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Lake Erie Maple Expo Workshop and Seminar Agenda

Lake Erie Maple Expo Workshops

Friday, November 10, 2017

9 am to 2 pm

 

Note: All workshops meet at 9 a.m. at the location listed next to the workshop.

Cost of each workshop is $25 per person. Lunch is included

Pre-register for the workshop you plan to attend.

Please go directly to the location listed next to each workshop.

 

Boiling Demo by Leader Evaporator

Presenter: Kevin Lawyer

Location: Herrick Hill Farms, 26186 Hwy. 6 & 19, Cambridge Springs, PA 16403

 

 

A Woods Walk and Talk with Glenn Goodrich,–Visit two local sugarbushes for a woods walk with questions, answers and comments about the best tubing practices.

Presenter: Glen Goodrich—Goodrich Maple

Location:  Meet in the parking lot of Northwestern High School, 200 Harthan Way, Albion, PA

At the high school turn south at the first driveway and drive to the rear of the school to the Ag Shop.

 

How to Build Your Own RO,–A Look at RO systems and ideas on how to build a hobby size RO machine.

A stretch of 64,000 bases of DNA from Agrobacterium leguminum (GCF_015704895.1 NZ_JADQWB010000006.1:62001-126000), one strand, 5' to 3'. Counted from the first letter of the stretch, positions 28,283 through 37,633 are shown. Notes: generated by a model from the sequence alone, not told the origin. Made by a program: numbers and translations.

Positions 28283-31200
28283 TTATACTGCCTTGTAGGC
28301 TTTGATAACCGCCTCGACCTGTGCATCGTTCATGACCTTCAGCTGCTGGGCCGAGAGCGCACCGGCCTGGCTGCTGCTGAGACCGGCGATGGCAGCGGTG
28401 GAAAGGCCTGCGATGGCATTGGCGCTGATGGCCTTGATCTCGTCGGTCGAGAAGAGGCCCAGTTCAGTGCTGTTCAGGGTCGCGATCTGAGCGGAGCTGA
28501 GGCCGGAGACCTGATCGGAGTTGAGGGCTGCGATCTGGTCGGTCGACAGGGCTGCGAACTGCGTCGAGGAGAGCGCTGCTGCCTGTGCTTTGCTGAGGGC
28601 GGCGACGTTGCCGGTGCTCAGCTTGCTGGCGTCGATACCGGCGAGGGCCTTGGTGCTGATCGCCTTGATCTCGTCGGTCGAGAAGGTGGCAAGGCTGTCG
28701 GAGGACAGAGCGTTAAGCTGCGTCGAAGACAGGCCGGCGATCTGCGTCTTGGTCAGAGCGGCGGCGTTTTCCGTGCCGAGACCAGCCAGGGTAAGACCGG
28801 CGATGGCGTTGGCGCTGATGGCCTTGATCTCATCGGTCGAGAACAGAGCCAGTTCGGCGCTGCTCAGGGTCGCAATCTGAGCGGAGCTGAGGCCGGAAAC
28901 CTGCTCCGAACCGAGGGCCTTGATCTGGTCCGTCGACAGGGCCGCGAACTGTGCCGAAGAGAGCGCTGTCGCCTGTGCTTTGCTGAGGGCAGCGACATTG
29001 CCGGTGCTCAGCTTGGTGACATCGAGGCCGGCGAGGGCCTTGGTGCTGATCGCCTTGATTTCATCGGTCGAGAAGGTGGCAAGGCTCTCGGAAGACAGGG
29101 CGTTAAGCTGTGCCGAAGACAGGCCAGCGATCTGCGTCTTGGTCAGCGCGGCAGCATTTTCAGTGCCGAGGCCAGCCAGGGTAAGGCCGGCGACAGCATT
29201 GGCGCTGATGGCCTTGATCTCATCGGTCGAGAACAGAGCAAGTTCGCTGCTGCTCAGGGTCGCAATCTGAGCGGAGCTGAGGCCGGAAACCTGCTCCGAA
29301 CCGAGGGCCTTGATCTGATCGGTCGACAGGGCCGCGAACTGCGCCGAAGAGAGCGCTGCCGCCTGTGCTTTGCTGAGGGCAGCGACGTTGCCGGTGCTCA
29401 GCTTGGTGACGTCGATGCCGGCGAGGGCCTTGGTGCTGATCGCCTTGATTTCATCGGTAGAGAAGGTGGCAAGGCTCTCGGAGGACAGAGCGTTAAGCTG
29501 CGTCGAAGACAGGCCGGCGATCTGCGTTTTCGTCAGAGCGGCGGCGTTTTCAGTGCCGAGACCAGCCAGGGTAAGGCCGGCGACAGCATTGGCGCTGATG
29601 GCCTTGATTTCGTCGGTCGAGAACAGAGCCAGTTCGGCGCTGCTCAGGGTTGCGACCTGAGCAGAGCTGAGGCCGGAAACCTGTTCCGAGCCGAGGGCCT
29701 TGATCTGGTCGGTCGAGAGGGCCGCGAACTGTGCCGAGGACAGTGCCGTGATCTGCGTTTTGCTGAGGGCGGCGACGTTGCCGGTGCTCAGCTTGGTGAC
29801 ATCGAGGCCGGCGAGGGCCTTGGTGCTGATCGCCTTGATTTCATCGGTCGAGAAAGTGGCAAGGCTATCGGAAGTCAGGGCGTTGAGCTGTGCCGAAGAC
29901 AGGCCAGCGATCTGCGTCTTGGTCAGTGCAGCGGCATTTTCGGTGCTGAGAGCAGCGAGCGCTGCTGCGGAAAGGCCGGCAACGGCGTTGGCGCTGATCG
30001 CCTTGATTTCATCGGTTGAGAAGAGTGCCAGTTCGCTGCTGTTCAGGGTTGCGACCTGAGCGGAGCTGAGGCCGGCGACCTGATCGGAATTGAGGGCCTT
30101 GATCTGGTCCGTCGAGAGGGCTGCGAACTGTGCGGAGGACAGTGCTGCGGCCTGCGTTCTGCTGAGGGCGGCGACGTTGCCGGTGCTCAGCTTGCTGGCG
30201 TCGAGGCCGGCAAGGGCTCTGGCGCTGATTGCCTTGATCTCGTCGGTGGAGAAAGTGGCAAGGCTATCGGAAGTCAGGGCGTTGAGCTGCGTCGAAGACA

Presenter: Steve Childs (Cornell University)

Location: Holy Trinity Lutheran Church, 80 Third Ave., Albion, PA (next to Northwestern High School)

 

Beginner’s Backyard Sugaring,–Learn what is needed to make Pure Maple Syrup in your own backyard. Topics include: identifying maple trees; tapping a tree; why sap flows; gathering and storing the sap; boiling the sap; getting proper density; filtering syrup; grading; tasting; canning and storage of your finished products. Handouts included

Presenter: Laura Dengler–How Sweet It Is & Mark Lewis

Location: Triple Creek Maple, 9225 Fillinger Road, Cranesville, PA—East of Albion on 6N. From 6N go north onto State Rd.  Continue to Fillinger Rd.  (Unpaved roads)

 

Confections: Value Added Products,–We plan to show you some of the maple value added products you can make in your home kitchen or with commercial machines. We will also discuss tips and tricks to make your operation more efficient.  Some of the products included will be molded candy, granular sugar, maple cream, hard candy, maple coated peanuts and more.

Presenters: Jake Mosier—Mosier Maple

Location: Western Star Lodge 307, John Williams Ave.—Turn south at McDonald’s towards Northwestern High School, Lodge is on right hand side.

 

Maple Syrup Quality Assurance and Grading,–In this program you will evaluate maple syrup for density, color, and clarity and flavor learning to recognize the grade characteristics for each of the new IMSI Standard Grades. The program will also take an in-depth look at how production practices affect syrup quality and ways to use that information to improve the quality of your product.